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Clin Infect Dis. 2019 Oct 4. pii: ciz985. doi: 10.1093/cid/ciz985. [Epub ahead of print]

Moving towards hepatitis C micro-elimination among people living with HIV in Australia: the CEASE study.

Author information

1
The Kirby Institute, UNSW Sydney, Sydney, NSW, Australia.
2
St Vincent's Hospital, Sydney, NSW, Australia.
3
Blacktown Mt Druitt Hospital, Blacktown, NSW, Australia.
4
Kirketon Road Clinic, Sydney, NSW, Australia.
5
East Sydney Doctors, Sydney, NSW, Australia.
6
The Albion Centre, Sydney, NSW, Australia.
7
Prince of Wales Hospital, Sydney, NSW, Australia.
8
Prince of Wales Clinical School, UNSW Sydney, Sydney, NSW, Australia.
9
Taylor Square Private Clinic, Sydney, NSW, Australia.
10
Holdsworth House Medical Practice, Sydney, NSW, Australia.
11
Burnet Institute, Melbourne, VIC, Australia.
12
Royal Adelaide Hospital, Adelaide, SA, Australia.
13
Alfred Hospital, Melbourne, Vic, Australia.

Abstract

BACKGROUND:

Micro-elimination of HCV among people living with HIV may be feasible in Australia, given unrestricted access to direct-acting antiviral (DAA) therapy from 2016. Our aim was to evaluate progress towards elimination goals within HIV/HCV co-infected adults in Australia following universal DAA access.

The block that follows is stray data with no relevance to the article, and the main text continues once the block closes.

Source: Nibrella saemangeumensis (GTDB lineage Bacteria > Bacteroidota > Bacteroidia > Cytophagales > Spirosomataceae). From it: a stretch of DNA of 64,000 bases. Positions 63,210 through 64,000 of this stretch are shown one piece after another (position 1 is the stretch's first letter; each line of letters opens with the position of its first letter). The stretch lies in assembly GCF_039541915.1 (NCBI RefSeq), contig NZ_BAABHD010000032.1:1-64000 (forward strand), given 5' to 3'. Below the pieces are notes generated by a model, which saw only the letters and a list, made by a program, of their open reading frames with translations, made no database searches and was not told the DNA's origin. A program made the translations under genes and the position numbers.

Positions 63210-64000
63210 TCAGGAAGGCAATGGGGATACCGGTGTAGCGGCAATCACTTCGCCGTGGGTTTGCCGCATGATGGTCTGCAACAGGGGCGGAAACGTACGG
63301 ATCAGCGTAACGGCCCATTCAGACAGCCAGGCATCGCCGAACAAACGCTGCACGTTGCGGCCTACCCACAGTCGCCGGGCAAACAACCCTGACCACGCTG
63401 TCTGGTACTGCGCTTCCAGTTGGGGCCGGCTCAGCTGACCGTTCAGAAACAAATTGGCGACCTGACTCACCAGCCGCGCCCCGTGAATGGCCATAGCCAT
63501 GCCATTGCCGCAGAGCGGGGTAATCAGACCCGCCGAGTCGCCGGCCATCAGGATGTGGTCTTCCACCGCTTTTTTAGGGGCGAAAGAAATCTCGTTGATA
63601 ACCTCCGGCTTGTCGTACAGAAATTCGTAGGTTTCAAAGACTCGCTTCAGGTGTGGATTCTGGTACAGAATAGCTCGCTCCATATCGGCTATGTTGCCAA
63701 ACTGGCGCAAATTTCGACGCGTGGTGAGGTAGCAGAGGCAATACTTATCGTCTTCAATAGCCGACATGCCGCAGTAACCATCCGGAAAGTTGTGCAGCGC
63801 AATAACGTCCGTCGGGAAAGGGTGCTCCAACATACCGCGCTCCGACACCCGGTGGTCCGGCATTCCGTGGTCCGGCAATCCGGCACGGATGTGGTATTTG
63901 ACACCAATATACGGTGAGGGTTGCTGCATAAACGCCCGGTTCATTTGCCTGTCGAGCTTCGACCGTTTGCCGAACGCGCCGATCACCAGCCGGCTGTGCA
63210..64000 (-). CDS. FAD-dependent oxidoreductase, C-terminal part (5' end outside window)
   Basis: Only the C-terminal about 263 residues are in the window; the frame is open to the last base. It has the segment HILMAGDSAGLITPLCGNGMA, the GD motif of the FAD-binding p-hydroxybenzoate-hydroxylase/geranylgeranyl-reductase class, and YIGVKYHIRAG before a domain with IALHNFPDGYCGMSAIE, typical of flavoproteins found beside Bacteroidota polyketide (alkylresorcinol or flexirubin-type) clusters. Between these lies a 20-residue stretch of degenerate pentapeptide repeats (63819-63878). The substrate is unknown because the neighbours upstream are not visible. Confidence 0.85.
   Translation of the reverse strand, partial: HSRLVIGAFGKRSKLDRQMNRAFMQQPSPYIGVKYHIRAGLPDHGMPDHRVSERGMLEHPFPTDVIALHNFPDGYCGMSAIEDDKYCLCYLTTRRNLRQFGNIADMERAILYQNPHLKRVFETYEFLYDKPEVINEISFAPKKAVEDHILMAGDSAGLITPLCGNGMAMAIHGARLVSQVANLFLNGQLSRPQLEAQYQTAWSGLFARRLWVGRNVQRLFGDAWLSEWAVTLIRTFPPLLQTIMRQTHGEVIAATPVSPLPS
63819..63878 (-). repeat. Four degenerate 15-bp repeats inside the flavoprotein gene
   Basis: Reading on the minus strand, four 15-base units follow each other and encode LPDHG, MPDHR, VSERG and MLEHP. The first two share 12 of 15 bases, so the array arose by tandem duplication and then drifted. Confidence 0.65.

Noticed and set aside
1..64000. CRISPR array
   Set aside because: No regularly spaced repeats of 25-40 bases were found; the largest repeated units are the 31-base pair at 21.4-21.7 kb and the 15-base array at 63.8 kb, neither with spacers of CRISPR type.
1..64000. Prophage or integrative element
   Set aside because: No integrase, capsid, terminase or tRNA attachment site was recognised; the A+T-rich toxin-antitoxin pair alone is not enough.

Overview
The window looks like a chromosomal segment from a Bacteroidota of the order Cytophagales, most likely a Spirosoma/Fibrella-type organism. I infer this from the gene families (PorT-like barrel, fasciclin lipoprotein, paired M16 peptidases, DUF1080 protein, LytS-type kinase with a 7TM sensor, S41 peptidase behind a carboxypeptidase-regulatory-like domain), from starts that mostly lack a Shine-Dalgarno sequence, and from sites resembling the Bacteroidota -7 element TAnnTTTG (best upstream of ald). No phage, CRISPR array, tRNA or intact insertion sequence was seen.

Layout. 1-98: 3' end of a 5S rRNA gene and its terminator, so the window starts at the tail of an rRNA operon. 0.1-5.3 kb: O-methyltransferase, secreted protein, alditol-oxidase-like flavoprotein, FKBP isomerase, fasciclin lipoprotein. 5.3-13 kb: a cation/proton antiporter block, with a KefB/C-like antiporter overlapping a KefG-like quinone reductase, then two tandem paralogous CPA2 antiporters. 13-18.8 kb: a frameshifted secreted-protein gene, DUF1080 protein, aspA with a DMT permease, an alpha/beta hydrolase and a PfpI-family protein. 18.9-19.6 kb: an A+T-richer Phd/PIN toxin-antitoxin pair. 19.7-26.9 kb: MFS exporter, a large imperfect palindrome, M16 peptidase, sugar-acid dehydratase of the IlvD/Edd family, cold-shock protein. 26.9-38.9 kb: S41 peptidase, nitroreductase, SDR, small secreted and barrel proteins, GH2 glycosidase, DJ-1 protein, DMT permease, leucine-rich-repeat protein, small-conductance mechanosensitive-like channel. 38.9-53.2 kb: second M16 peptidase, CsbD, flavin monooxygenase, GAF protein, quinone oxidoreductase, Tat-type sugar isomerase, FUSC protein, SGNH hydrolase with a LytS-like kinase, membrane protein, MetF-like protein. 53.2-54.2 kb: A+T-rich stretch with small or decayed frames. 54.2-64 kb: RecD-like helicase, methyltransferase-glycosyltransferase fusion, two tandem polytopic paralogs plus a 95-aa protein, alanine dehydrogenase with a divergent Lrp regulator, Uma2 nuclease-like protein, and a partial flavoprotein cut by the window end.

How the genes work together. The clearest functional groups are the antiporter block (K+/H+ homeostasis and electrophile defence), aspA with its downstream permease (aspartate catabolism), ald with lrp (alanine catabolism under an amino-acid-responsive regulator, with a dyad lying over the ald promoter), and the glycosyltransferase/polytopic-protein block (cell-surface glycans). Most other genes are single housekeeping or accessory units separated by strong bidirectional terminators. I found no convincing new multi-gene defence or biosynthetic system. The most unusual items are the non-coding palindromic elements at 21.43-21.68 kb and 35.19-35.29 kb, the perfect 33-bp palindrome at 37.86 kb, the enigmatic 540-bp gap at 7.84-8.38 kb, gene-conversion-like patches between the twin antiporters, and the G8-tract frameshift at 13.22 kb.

METHODS:

The CEASE prospective cohort study enrolled HIV/HCV positive adults, irrespective of viremic status, from 14 primary and tertiary clinics in Australia. Annual and cumulative HCV treatment uptake, outcome, and HCV RNA prevalence were evaluated, with follow-up through May 2018 (median follow-up: 2.63 years). Factors associated with DAA uptake were analysed.

RESULTS:

Between July 2014 and March 2017, 402 HIV/HCV antibody-positive participants were enrolled (95% male [80% gay and bisexual men,], 13% cirrhosis, 80% history of injecting drug use [39% current injecting]). Following universal DAA access, annual HCV treatment uptake in those eligible increased from 7% and 11% per year in 2014 and 2015, respectively, to 80% in 2016. By 2018, cumulative HCV treatment uptake in those ever eligible for treatment was 91% (336/371). HCV viremic prevalence declined from 82% (95%CI 78%, 86%) in 2014 to 8% (95%CI 6%, 12%) in 2018. Reinfection was reported in only five participants for a reinfection incidence of 0.81 per 100-person years (95% CI 0.34, 1.94).

CONCLUSIONS:

High uptake and effectiveness of unrestricted DAA therapy in Australia has permitted rapid treatment scale-up, with a dramatic reduction in HCV infection burden and low reinfection rate among people living with HIV, suggesting that micro-elimination is feasible.

KEYWORDS:

HIV; Hepatitis C; elimination; men-who-have-sex-with-men; treatment-as-prevention

PMID:
31585005
DOI:
10.1093/cid/ciz985

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